Han-Uighur solidarity amid Xinjiang violence
New violence is reported from China's far western province of Xinjiang Nov. 16, when a group of Uighur youths attacked the police station in Siriqbuya (Chinese: Selibuya) township, Maralbeshi (Bachu) county, Kashgar prefecture. Two auxiliary officers were bludgeoned to death, and all nine of the attackers were reported to be killed. The youths were said to be armed with knives, swords and sickles The same town was also the scene of deadly clashes in April. Radio Free Asia, citing eyewitness accounts (presumably via cellphone), reported that "residents pleaded with the police not to kill the young Uyghurs"—implying at least some of the deaths may have been extrajudicial executions carried out after the attackers were pinned down or subdued. (Al Jazeera, Nov. 17; RFA, Nov. 16)
Uighurs have been especially targeted for harassment and surveillance in China since last month's deadly attack in Tiananmen Square. In response, Yang Haipeng, a Shanghai-based journalist, announced on the Sina Weibo micro-blogging network he would wear traditional Uighur headgear at security checkpoints as a gesture of solidarity. South China Morning Post reports that Yang, who is of Han background, has since passed through security checks at train stations and airports in Shanghai, Hangzhou, and Shenzhen wearing a doppa, or traditional Uighur skullcap. "My Uighur brothers, if you feel humiliated by excessive security checks, please know a Han Chinese person is willing to go through this with you," Yang wrote on Sina Weibo. He also published a photo of himself wearing a doppa he had ordered from Taobao, China's popular online retail store.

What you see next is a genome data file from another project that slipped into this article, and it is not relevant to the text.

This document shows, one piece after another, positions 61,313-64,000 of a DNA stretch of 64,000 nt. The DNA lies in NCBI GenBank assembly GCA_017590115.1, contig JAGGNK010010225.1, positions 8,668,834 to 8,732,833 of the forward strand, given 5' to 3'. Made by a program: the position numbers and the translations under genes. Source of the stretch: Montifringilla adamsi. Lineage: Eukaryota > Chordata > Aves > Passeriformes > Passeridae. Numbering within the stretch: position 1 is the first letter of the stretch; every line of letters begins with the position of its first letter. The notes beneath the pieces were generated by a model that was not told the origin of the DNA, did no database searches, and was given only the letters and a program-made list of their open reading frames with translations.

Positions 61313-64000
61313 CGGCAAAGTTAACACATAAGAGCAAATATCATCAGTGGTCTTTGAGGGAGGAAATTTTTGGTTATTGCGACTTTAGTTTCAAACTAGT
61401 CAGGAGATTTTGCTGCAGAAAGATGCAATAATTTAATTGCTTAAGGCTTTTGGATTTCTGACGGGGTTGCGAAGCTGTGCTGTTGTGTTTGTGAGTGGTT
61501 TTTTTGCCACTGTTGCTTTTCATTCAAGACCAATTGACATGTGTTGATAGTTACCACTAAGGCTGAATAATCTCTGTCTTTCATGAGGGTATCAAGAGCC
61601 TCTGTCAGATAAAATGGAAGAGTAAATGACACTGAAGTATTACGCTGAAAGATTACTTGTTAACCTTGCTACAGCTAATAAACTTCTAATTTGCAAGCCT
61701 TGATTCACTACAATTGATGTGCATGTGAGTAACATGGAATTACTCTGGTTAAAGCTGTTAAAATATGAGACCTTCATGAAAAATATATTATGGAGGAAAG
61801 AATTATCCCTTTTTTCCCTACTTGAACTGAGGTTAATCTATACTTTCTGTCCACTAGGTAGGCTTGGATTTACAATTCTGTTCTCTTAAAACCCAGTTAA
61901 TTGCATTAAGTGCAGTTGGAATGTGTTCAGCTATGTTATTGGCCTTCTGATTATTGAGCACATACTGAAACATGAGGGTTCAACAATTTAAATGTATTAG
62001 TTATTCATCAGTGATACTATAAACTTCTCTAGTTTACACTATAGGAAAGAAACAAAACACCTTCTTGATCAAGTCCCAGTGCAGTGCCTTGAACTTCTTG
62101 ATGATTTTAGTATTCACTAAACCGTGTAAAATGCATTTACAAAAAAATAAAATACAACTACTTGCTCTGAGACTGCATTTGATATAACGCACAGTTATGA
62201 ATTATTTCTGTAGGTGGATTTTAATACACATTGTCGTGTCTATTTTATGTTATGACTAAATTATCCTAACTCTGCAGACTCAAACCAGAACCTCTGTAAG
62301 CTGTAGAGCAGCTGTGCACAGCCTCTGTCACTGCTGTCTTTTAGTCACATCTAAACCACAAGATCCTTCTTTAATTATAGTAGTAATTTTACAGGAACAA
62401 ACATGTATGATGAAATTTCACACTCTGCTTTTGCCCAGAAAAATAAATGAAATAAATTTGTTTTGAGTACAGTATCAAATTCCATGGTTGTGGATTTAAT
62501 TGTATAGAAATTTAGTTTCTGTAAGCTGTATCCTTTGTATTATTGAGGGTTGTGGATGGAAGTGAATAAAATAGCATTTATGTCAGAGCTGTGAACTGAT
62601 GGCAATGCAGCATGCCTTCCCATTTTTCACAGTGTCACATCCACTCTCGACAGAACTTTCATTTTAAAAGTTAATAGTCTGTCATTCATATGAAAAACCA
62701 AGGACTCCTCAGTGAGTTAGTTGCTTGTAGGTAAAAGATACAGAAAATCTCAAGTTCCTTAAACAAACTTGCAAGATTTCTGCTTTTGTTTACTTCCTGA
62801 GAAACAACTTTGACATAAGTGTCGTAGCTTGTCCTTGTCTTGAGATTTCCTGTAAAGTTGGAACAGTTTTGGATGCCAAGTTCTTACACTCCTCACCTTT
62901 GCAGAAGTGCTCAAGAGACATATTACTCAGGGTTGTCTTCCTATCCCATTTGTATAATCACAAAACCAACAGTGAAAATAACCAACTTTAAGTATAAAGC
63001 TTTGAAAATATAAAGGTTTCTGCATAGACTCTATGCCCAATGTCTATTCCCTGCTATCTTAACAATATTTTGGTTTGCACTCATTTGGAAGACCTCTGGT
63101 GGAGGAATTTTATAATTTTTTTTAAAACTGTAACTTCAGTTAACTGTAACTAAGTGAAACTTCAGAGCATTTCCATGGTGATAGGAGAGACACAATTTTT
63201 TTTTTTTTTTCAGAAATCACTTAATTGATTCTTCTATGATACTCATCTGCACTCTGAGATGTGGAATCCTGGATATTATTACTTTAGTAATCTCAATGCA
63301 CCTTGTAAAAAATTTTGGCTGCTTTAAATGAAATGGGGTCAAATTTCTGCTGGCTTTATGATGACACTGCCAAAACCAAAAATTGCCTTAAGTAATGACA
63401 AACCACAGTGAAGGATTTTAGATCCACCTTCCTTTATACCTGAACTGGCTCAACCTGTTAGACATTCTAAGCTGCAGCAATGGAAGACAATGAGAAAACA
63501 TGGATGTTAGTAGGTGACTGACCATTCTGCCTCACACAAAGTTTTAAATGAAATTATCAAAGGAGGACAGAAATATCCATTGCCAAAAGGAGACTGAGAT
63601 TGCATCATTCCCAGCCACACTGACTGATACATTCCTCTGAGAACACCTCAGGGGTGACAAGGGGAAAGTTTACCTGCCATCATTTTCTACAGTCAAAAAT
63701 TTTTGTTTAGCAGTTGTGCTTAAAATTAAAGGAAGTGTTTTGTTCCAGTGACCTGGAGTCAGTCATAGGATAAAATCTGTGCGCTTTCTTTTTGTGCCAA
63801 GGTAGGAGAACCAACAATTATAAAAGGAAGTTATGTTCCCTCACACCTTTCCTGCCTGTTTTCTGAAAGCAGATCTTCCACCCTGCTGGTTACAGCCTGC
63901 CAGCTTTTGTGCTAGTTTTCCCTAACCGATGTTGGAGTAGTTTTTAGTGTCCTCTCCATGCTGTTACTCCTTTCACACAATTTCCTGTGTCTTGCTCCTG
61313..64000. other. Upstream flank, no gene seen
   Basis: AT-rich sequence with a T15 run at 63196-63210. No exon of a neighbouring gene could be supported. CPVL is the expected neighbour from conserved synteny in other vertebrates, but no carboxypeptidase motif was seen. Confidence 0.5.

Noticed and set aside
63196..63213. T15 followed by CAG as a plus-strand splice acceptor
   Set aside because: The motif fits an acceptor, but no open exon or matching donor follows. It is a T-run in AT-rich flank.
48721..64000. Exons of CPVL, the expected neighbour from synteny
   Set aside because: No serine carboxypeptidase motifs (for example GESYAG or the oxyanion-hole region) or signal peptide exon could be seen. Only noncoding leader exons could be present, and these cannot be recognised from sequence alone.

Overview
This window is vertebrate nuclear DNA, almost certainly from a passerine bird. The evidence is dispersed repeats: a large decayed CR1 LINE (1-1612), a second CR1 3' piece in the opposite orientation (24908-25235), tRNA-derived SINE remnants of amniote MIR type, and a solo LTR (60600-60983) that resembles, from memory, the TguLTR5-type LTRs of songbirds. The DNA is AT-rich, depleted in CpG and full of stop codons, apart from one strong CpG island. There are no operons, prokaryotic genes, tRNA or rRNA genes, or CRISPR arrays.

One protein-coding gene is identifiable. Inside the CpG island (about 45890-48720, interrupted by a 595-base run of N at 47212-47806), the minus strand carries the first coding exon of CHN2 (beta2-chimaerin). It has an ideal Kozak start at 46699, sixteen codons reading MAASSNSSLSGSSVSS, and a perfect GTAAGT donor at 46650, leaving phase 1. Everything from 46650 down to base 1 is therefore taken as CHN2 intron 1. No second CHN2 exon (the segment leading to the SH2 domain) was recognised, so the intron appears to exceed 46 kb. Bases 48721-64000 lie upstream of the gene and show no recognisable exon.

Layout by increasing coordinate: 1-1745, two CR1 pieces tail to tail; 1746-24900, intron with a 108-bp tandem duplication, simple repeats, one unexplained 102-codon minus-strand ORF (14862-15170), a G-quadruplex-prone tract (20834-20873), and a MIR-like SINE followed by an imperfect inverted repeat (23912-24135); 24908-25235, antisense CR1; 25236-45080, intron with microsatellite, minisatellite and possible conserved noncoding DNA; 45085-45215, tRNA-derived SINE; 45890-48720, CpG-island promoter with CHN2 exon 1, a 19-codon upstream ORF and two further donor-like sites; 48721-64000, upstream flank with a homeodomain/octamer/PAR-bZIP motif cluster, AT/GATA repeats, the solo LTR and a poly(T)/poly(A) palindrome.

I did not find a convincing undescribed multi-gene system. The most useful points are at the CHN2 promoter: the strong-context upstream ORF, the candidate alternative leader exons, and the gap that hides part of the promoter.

"I am deeply touched that a Han Chinese person is willing to take action to support us," Eliar Abla, a Uighur blogger in Urumqi province, told the South China Morning Post. "It's rare and precious." Uighur micro-bloggers report that they are denied accommodations when traveling outside Xinjiang, with hotel management citing "government regulations." If they do find rooms, they are routinely visited by local police who "register" their personal information.
Yang's "live-tweeting" of his experience at the checkpoints has sparked some angry exchanges on Sina Weibo. When one supporter decried the profiling of Uighurs, another retorted: "But what about the feelings of the Han victims they murder? How about their feelings?" Wrote another in response: "Talking about murder, the Han people have murdered more Chinese than any other ethnic groups in history—so should we pick them out for stricter security checks? Tolerance is the only way to solve the ethnic conflicts in China." (SCMP, Nov. 16)
There have also been recent signs of Han-Tibetan solidarity emerging.
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